The common painkiller ibuprofen may boost heart attack risk by blocking the lifesaving effects of aspirin//, a new study shows.
“The public health impact of this is monstrous," Michael Farkouh, director of clinical trials at Mount Sinai Heart, a premier New York cardiovascular centre has said.
“Ibuprofen is relatively safe except when we give it with aspirin to people at high risk of heart attack," Farkouh says. "But when given with aspirin, we do we see an excess of heart attacks."
This is a controversial conclusion. The study itself had not been designed to look at ibuprofen safety, nor has it proved that ibuprofen is harmful to people at high risk of heart disease.
But it does provide a clear warning sign that ibuprofen is risky for people who need the blood-clot-reducing effect of daily low-dose aspirin.
Those taking aspirin in the ibuprofen arm of the study had a ninefold excess of heart attacks.
But another expert Steve Nissen, chairman of cardiovascular medicine at The Cleveland Clinic and past president of the American College of Cardiology, urges caution. He notes that the findings are based on only eight heart attacks among thousands of high-risk patients taking ibuprofen and aspirin.
Still Dr.Farkouh says the numbers may be small but the potential risks are great. And it would not be the first time that relatively small numbers of heart attacks caused a major change in how doctors look at pain drugs.
“The whole Vioxx thing was based on 64 heart events among 21,000 patients studied," Farkouh recalls. "Here we are talking about potentially a higher magnitude of impact. The interaction of ibuprofen with aspirin is a bigger public health concern than Vioxx was."
Rofecoxib, a nonsteroidal anti-inflammatory drug, was marketed under the brand name Vioxx by Merck for treatment of osteoarthritis, and related acute pain conditions.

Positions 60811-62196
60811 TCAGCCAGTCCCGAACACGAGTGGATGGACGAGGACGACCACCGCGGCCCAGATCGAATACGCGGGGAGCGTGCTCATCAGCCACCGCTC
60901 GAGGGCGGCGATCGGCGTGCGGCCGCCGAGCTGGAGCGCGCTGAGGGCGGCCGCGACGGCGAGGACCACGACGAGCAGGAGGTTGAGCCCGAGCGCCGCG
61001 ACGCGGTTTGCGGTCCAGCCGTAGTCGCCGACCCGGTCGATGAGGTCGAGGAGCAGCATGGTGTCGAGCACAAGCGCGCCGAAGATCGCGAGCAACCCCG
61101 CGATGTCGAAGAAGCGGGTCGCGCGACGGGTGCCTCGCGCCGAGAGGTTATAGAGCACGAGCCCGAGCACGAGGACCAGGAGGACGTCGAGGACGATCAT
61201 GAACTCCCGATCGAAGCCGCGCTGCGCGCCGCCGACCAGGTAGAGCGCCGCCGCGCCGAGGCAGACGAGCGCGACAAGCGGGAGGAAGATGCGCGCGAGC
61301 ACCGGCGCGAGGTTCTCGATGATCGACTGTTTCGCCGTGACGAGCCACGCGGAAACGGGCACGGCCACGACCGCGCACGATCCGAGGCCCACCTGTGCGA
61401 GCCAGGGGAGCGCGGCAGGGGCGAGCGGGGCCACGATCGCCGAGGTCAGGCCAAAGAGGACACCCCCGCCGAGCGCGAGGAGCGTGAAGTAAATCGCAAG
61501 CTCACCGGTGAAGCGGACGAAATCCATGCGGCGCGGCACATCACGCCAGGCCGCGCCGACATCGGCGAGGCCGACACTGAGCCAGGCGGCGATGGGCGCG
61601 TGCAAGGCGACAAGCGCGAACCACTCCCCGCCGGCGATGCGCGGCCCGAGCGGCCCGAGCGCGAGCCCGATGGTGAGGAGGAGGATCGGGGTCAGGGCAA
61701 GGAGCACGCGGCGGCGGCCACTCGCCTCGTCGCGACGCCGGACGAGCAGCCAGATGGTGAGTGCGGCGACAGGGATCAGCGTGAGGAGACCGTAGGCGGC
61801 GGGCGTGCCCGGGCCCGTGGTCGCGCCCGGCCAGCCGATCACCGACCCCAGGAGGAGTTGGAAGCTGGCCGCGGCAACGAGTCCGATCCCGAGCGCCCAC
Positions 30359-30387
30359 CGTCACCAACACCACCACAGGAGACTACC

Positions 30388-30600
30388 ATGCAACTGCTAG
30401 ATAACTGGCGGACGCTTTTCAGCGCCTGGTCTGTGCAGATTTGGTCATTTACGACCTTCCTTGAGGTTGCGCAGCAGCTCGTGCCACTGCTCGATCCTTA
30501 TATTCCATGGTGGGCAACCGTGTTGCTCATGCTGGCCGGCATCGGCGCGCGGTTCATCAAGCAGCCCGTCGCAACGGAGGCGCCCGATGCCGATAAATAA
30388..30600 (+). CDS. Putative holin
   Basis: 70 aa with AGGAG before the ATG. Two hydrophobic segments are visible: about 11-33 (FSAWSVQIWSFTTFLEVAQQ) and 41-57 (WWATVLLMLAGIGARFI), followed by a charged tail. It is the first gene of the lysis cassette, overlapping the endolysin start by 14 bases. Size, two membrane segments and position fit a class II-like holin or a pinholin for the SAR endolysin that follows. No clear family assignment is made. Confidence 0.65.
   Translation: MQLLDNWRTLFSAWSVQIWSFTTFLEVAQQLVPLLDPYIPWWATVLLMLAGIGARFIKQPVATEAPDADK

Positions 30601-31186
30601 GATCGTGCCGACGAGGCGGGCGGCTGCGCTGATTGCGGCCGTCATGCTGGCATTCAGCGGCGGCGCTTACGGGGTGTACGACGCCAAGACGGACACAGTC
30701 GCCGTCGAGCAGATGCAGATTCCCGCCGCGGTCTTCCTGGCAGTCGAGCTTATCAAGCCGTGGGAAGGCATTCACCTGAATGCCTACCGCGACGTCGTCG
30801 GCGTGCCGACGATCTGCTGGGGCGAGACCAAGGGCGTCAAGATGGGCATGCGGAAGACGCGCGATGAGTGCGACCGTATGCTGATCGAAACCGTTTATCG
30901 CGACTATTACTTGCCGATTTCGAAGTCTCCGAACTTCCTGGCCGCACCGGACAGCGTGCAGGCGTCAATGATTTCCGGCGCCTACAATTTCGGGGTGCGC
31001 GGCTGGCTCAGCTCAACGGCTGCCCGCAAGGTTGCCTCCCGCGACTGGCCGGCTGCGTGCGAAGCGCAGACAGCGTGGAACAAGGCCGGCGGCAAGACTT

Worldwide, over 80 million people w
ere prescribed rofecoxib at some time.
On September 30, 2004, Merck voluntarily withdrew rofecoxib from the market because of concerns about increased risk of heart attack and stroke associated with long-term, high-dosage use. Rofecoxib was one of the most widely used drugs ever to be withdrawn from the market.
The study by Farkouh and colleagues enrolled 18,325 arthritis patients. Nearly 17% of these patients were at high risk of heart attack and stroke.
The trial compared ibuprofen (brand names include Advil, Motrin, and Nuprin) or naproxen (Aleve, Naprosyn) to a new pain drug sold as Prexige in the U.K. and Canada.
All of the high-heart-risk patients in the Farkouh study should have been taking low-dose aspirin. Sixty percent of them did. These patients should have had fewer heart attacks, strokes, and heart deaths than those who did not take aspirin.
But if the patients took aspirin and also took high-dose ibuprofen, they were nine times more likely to have a heart attack than were patients who took aspirin and Prexige. Patients who took ibuprofen without taking aspirin were no more likely to have a heart attack than those who took Prexige.
While there is strong evidence that ibuprofen blocks the blood-clot-preventing effects of aspirin, still the drugs do not interact if a person takes aspirin two hours before taking ibuprofen. But whether such a practice will work in real life situations is a different question altogether.
One more trial to finally solve the question of Ibuprofen risk is on, but the study won't start returning results until 2010.
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